To the Editor:
While I appreciate the charitable sentiment behind Austin Broussard’s column “Nicaragua’s needs put student life in context,” (4/20) his adjective encumbered portrayal of the Nicaraguan countryside gave me pause. I don’t doubt that the “warm breeze,” “shadows of palms,” “temperate glow on volcanoes in the distance,” “dirt paths and dense vegetation” made this American Eli feel like he was “returning to the basics.” I just think that reaction creates a more problematic dynamic than merely acting as an impetus for Broussard and his colleagues to seek positive change for Nicaragua. Just as the developing world should not serve as a strip mine of natural resources and temporary labor for the United States, it is also inappropriate to see the bulk of our hemisphere as a kind of spiritual getaway, a place for stressed Americans to rediscover their souls when momentarily faced with staggering indigence and social injustice.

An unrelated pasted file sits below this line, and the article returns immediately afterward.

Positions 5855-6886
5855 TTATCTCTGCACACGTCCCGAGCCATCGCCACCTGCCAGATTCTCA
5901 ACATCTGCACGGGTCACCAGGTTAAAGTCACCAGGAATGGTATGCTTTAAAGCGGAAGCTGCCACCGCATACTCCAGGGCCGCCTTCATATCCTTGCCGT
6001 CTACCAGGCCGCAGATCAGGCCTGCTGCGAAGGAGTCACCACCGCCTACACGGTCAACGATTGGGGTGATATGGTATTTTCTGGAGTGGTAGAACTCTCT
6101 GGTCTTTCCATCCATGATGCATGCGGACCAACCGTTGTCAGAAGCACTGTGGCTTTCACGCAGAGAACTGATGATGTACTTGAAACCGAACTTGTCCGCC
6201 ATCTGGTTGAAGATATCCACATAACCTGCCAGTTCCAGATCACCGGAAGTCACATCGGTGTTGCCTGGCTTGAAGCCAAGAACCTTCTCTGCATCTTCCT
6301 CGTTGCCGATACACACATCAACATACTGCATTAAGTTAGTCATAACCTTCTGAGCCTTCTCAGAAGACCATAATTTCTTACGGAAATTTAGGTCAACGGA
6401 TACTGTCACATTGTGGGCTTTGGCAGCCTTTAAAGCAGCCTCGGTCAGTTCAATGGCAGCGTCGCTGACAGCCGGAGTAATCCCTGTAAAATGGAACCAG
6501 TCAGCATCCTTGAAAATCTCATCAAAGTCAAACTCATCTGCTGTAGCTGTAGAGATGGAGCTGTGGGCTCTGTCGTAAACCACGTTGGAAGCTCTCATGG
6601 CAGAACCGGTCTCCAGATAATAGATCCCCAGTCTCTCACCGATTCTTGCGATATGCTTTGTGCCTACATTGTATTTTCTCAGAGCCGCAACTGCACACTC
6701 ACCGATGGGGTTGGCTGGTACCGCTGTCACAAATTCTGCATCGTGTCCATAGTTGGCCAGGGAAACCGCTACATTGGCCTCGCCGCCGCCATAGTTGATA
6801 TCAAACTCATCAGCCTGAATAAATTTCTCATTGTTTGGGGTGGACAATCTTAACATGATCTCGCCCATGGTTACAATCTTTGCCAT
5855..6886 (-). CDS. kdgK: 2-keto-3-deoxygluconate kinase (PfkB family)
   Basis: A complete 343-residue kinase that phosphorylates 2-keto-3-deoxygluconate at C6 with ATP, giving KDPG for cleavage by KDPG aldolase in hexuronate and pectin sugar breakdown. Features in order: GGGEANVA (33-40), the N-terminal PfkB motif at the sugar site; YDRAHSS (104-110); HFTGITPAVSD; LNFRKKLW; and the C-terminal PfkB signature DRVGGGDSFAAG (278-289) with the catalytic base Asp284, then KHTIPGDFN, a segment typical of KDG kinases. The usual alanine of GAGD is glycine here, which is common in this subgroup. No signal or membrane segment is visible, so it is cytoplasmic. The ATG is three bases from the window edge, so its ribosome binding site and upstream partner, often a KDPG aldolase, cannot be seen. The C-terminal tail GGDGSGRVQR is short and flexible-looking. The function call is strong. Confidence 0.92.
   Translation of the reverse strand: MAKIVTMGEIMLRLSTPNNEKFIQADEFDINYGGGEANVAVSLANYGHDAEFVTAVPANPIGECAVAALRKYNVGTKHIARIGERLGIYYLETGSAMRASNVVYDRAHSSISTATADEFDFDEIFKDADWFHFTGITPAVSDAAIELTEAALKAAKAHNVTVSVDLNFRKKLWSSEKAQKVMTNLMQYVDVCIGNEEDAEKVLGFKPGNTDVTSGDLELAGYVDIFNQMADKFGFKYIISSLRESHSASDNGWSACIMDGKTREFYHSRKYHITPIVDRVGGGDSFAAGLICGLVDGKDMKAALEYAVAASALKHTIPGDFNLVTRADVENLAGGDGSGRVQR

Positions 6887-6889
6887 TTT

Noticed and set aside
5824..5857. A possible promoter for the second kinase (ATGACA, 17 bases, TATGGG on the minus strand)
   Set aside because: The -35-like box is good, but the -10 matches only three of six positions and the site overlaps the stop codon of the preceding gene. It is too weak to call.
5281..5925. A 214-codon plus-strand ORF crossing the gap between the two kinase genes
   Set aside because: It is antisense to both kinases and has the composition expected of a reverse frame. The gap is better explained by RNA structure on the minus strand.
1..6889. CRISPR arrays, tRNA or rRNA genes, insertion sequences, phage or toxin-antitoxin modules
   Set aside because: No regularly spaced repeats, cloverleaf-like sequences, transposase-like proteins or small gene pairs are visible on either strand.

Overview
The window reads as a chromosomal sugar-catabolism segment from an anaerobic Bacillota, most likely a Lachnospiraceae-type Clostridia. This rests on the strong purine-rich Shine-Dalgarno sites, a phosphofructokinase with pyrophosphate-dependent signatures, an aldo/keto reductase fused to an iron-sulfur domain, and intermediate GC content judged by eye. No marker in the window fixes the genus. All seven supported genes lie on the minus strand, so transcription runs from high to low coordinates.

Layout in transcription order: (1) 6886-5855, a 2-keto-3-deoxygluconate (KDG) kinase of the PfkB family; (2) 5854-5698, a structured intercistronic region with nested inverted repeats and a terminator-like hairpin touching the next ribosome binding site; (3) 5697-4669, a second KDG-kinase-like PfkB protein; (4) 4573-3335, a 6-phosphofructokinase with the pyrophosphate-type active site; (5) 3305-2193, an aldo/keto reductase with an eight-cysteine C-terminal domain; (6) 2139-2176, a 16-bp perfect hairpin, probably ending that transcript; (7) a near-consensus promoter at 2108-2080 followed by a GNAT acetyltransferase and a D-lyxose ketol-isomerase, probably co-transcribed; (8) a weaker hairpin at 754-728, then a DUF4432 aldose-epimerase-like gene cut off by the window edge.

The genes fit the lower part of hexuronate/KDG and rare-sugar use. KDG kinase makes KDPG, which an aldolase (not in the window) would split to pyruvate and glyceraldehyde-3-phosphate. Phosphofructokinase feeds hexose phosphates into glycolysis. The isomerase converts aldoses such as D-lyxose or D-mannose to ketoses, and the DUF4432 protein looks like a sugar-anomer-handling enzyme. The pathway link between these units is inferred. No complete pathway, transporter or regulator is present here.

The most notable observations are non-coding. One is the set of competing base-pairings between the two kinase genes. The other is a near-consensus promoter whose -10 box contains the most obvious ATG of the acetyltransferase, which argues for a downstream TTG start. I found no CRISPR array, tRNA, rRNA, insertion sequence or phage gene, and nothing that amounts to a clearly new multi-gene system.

The problems faced by Nicaragua and the rest of Latin America are not simple, they are complicated, and to treat them at all otherwise is both disrespectful and disingenuous. I certainly laud Reach-Out’s efforts to connect Yale students with a foreign country whose daily struggles result in part from an intimate history with American imperialism. But if we react to the reality of our neighbor’s battles with wide eyed awe at its primitive topographical, economic, and political landscapes, we might as well call-in Captain Kurtz because as much as we may hope to ameliorate the Americas’ current predicament, we will only end up perpetuating it.
Ana Munoz ’04
April 20, 2004